The two bedroom flat upstairs was inhabited by a five-member Russian family. They were hard-working and pleasant and at first we got along. That was before I realized how all five of them working round the clock would affect my ability to get a good night’s sleep. With five adults and only two bedrooms, they must have been sleeping in shifts because someone was always up and making noise. No matter what time of the day or night, there were pots clattering, microwaves beeping, doors slamming and footsteps. Gah, the footsteps!

If they had a shortage of beds, they must have lacked seating altogether because someone was perpetually marching back and forth across the wood floor. I’m not exaggerating at all here. I’d go to bed and instead of sleeping I’d count the number of times someone (apparently wearing wooden shoes) would clomp across the entire length of the ceiling. My highest count was 89 times in a 90 minute period. I’d lie there, trying to imagine what the hell they could be doing that would warrant doing this. The only thing I ever came up with was that they must have had a Costco-sized jar of jellybeans in the corner and they liked to get them and eat them one at a time.

The family eventually realized the place was too small for them and they moved out. The new tenants were a young couple who occasionally had a small boy with them. It seems they moved in just so they could act out a gripping domestic drama for me. In three Acts.

Act 1, “The Honeymoon”. Things weren’t bad except for the occasional late night music. The guy owned a restaurant and so he’d get home at 12:30 or so and putter around listening to music. I didn’t mind that too much and so their habits didn’t infringe upon me much–unless they had sex. These two had to either have been trying to impress one another or were filming their own porno because out of the blue I’d hear repeated thudding noises which would be followed by increasingly loud and theatrical moans. This would go on, getting louder and more ridiculous, for twenty minutes on average until I wanted to slam a tennis ball against the ceiling and yell, “Gimme a break! It can’t be that good!”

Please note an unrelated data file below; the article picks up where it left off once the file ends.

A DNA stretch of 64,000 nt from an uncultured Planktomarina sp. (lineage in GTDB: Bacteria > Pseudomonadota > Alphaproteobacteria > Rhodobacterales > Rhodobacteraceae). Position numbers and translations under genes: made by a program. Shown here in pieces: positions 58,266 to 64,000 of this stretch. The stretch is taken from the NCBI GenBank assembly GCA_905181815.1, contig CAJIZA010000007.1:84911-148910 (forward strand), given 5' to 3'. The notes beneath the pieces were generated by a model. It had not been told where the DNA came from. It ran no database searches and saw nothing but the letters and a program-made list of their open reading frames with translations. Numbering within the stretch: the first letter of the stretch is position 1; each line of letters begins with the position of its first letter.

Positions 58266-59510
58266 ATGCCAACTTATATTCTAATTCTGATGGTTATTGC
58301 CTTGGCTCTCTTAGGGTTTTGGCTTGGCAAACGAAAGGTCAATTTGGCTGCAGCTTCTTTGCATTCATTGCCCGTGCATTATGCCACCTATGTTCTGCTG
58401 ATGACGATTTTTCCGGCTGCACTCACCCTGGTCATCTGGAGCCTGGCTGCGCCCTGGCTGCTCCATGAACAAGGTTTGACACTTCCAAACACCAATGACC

Act 2, “The Honeymoon is Over”. I didn’t know how lucky I was during the early moan-filled days of my tenancy. They were soon to be replaced by sounds of a different sort. I’d seen the guy go off to work and had noticed a different guy showing up soon after and wondered who he was. Apparently, the woman was gettin’ a little on the side because one day when she was coming home and had the little boy with her, I heard her say outside my door, “We won’t tell daddy my friend was here.” Hrm… It didn’t take long before someone let the cat out of the bag because the fights those two had after that were epic, complete with the sounds of stuff breaking. They’d usually end with the guy running out and slamming the door hard enough to shake the whole building, leaving the girl to sob in the apartment.

Act 3, “Le Divorce”. One afternoon I was lying on the couch reading when I heard the beginnings of yet another knock-down-drag-out. This one was mercifully short though and ended when I heard the guy say “I’ve called you a cab!” Out the front window I saw him throw the woman out of the apartment and slam the door. The woman stood disheveled and tearful in the driveway until the cab showed up, then she left never to return. -Fin-

Marin County apartment–San Rafael, CA